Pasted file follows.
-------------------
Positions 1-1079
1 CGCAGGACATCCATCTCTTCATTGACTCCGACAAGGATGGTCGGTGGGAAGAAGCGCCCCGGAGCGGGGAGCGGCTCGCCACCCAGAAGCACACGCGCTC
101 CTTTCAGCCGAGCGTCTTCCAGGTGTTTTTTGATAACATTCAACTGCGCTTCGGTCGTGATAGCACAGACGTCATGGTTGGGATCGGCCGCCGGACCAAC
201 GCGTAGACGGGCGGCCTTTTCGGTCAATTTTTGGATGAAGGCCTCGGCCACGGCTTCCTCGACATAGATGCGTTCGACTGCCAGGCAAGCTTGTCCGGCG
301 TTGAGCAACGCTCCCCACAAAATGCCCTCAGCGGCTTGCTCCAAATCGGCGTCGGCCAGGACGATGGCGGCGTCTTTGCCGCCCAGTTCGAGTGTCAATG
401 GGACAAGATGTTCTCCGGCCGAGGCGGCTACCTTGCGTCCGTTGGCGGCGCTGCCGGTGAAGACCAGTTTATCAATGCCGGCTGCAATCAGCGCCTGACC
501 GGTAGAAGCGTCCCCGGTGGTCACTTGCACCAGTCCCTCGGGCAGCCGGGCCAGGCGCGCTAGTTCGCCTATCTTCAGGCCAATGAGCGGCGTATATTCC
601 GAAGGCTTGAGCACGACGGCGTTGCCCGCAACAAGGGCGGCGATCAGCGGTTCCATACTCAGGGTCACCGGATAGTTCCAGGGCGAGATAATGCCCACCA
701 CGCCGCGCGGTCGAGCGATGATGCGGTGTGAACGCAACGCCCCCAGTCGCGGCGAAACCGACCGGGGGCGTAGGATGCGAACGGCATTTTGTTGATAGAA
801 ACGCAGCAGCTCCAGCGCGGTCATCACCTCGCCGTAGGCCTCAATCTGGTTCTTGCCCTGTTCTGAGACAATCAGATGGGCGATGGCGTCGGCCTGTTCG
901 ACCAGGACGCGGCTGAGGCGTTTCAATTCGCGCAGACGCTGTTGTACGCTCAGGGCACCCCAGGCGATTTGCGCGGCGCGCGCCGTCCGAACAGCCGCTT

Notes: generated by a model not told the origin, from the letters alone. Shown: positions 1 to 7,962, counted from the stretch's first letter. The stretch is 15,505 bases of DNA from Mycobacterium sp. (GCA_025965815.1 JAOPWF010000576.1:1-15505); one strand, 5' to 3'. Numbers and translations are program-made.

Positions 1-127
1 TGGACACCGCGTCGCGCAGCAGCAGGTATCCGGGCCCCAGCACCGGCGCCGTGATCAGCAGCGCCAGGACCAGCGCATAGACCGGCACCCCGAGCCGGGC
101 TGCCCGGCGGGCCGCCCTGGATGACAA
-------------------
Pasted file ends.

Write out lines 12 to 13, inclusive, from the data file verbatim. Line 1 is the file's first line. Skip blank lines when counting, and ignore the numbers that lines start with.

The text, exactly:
Notes: generated by a model not told the origin, from the letters alone. Shown: positions 1 to 7,962, counted from the stretch's first letter. The stretch is 15,505 bases of DNA from Mycobacterium sp. (GCA_025965815.1 JAOPWF010000576.1:1-15505); one strand, 5' to 3'. Numbers and translations are program-made.

Positions 1-127